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Hard to believe that in just a few hours, we’ll be ringing in a new year. Looking back at where was this time last year to where I am now, well … let’s just say there’s quite a bit of change and upheaval in my life.
This time last year, I was burned out, focused solely on putting one foot in front of the other, barely able to get through my day. Writing seemed a thing of the past, no matter what plans I put in my calendar. Then, in March, I was informed my job would be ending as of the end of April.
Best damn thing that could have happened to me.
I’m still pulling long days, especially in the last few weeks as I’ve readied The Accidental Viscountess for publication. But I’m working for myself, doing what I always said I would do “someday”: writing full-time. It’s not easy and I have to be more disciplined about how I spend my time (and money), but the sheer joy of these last eight months has been indescribable. If there is any way you can spend time doing what you love, go for it. You will be happier for it, which means you will be kinder to those you love.
As in years past, I’ve done planning for the year ahead. This time, though, I’m much more hopeful things won’t be derailed because this is my day job now. The Accidental Viscountess releases a week from today (buy links and excerpt below), and To Lure a Lord, the second book in the “Just a Touch of Scandal” series, is currently scheduled for June 2020, with the third book following in the fall.
So, welcome to 2020. This morning, the leader of my meditation class asked us to inhale “possibilities” and exhale “fear,” saying our possibilities should be stronger than our fears. It’s a new year and a new beginning, the slate wiped clean in many ways, waiting for us to write our fate on it. What are you going to write?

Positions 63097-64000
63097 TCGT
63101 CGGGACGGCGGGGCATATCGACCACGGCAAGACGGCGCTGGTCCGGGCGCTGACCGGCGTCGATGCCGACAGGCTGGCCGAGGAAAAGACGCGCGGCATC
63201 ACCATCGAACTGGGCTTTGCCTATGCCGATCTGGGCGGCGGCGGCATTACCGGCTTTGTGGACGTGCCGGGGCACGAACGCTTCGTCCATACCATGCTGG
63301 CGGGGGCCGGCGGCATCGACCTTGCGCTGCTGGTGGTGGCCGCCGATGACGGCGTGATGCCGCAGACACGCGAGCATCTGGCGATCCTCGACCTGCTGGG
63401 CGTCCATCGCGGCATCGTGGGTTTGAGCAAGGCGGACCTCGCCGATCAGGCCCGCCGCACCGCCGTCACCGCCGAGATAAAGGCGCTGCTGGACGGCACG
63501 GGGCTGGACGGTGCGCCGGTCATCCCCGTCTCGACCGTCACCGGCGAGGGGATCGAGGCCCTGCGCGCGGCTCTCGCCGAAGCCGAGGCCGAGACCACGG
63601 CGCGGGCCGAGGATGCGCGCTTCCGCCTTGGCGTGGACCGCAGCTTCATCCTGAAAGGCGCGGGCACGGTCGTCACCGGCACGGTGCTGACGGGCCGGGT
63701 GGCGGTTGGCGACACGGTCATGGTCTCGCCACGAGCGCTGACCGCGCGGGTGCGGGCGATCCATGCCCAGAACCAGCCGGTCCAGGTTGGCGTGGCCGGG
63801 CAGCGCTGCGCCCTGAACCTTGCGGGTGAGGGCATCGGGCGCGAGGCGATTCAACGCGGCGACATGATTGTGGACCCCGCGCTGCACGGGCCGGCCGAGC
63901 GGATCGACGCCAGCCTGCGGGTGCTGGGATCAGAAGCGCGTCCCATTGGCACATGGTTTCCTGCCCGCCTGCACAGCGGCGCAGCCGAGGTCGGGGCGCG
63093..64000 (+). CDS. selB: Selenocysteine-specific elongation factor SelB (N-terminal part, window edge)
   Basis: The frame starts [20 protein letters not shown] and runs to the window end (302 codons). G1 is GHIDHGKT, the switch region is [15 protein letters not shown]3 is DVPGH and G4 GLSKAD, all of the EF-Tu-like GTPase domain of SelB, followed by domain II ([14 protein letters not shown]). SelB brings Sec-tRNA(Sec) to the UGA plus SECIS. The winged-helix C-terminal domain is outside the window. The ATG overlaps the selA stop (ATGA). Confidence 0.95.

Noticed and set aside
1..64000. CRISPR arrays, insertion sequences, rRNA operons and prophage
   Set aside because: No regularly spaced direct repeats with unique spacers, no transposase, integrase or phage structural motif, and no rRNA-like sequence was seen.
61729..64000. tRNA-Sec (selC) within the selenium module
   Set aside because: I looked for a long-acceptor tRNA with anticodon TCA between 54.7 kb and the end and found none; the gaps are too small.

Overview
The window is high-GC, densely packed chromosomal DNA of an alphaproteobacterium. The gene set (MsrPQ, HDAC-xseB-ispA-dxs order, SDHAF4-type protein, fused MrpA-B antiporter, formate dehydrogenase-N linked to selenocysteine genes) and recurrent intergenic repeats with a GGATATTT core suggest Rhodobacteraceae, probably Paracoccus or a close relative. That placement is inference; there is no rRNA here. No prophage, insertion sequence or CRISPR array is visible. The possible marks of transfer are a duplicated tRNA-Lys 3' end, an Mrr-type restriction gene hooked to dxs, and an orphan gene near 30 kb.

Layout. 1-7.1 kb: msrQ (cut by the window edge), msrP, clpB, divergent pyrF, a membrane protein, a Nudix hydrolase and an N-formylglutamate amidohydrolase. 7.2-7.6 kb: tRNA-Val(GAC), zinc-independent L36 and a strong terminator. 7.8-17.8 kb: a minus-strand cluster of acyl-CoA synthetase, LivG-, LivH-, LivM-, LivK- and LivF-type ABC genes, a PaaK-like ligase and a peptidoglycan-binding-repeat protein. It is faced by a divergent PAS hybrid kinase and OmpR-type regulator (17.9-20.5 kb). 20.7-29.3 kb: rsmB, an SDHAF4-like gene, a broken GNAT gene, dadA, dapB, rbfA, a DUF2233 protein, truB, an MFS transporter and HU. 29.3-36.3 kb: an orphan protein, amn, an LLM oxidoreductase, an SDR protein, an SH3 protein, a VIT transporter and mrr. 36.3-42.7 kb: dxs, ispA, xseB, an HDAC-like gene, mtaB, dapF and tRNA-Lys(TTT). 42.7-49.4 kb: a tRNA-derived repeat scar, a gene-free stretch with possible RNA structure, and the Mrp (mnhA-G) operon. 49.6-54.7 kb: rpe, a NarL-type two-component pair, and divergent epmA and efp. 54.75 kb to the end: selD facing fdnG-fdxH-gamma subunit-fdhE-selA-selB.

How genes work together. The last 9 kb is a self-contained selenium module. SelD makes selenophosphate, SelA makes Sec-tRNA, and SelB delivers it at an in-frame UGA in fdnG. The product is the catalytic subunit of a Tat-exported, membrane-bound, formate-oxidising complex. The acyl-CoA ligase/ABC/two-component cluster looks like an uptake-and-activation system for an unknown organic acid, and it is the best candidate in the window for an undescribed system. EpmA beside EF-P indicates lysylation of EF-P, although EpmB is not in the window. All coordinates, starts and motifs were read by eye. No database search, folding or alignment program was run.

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Spinster and poor relation Dorothea Hindley is in London for one reason: to help launch her cousin into society, something that would be a great deal easier if Dorothea’s aunt hadn’t revived a long-standing feud with the mother of a viscount. The best Dorothea can expect for herself is a dreary marriage to a vicar. But in trying to keep her family from becoming the laughingstocks of London, Dorothea finds a surprising ally in the viscount himself.
Martin Drayton, Viscount Abernathy, can’t afford the distraction of the ancient feud his mother insists on reviving. King George III lies mad at Windsor Castle and Martin is involved in supporting the Prince of Wales’ cause in the Regency Bill. But when he enlists Dorothea’s help to cool the flames of the feud, their undeniable attraction simply adds fuel to the fire.
Marrying a viscount never entered Dorothea’s head. But a moonlit kiss could lead to a scandal neither of them can afford. Can the accidental viscountess and her unexpected husband get their families to stop feuding long enough to save both the monarchy and their marriage?
“You appear puzzled, sir.”
Dorothea watched him with an amused expression. Here was an opportunity to speak to at least one of the Wilmont clan. “Have I been insulted or no?”
She chuckled. “If you must ask, there is your answer.”